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Poverty in Hong Kong and Oxfam’s advocacy work

Poverty in Hong Kong and Oxfam’s advocacy work

The picture above is entitled ‘Visible vs. Invisible’ by Lai Yat Nam and was displayed at ‘Poverty. Full-time.’ An art exhibition on working poverty.


According to the Hong Kong Poverty Situation Report for 2017, after policy intervention, 14.7 per cent of Hong Kong’s population – over 1 million people – live in poverty. The causes of poverty are interrelated, and that is why Oxfam Hong Kong works on a variety of issues. Besides conducting research on poverty among the elderly, women, the working class and ethnic minorities, for instance, we also conduct policy research to help the public better understand Hong Kong’s poverty issues.

Oxfam believes inequality breeds poverty; the Hong Kong Inequality Report we published in 2018 backed up this claim as it pointed out that systemic problems like unjust policies fuel poverty in Hong Kong. As such, Oxfam has been undertaking various advocacy initiatives. 

For instance, Oxfam has been urging the government to take the basic cost of living into account when calculating the poverty threshold. The government set the poverty line at 50 per cent of the median household income by household size in 2013, so in 2017 the household poverty lines for one-person and two-person households are HK$4,000 and HK$9,800 respectively. The official poverty line should be able to help measure poverty, however, because it does not take into account households’ basic living expenses, it is not a very helpful indicator. As such, we interviewed and calculated the basic cost of living for different demographic groups and household sizes based on the groceries they would need to buy to cook nutritionally balanced meals. Studies like this have helped society at large gain a better understanding of poverty and the needs of the poor.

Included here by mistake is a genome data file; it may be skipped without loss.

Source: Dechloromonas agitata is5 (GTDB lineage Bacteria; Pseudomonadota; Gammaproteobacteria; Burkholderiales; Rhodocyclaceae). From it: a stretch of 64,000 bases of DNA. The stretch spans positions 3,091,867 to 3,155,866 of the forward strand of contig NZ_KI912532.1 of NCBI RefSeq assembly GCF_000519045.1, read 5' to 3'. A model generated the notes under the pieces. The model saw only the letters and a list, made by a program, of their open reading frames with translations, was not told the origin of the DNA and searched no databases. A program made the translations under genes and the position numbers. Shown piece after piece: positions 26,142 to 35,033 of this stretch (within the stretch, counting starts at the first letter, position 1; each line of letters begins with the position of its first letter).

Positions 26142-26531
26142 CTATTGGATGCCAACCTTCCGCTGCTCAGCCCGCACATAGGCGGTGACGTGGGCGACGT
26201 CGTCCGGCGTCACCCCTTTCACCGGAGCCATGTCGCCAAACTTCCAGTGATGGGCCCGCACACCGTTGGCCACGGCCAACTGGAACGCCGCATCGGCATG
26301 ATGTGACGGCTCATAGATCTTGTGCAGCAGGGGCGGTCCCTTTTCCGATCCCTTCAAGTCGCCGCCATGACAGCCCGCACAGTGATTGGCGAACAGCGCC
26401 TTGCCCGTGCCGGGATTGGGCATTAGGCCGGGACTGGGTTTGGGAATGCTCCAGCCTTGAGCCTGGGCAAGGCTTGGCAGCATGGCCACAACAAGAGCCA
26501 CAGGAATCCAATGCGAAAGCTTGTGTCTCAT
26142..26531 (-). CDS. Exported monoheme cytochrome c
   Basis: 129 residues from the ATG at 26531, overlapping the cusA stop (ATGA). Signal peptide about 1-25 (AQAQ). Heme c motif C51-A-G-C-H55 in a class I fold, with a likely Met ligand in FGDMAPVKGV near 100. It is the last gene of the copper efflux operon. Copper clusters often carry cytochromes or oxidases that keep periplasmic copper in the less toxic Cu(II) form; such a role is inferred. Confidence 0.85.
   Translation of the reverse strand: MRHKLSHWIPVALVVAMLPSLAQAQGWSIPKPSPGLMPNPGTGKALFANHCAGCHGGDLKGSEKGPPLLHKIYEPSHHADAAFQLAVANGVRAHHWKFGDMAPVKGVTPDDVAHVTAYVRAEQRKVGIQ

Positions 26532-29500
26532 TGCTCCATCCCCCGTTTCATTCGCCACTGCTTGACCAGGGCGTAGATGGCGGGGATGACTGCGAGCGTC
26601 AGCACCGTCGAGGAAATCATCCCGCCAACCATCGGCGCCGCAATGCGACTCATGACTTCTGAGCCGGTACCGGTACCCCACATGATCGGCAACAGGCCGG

Fair the Sheep

I'm allergic to inequality

Oxfam launched ‘Fair the Sheep: Advocacy and Public Education Activities’in 2018 to raise awareness about and fight inequality in Hong Kong.

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Policy research

*Only available in Chinese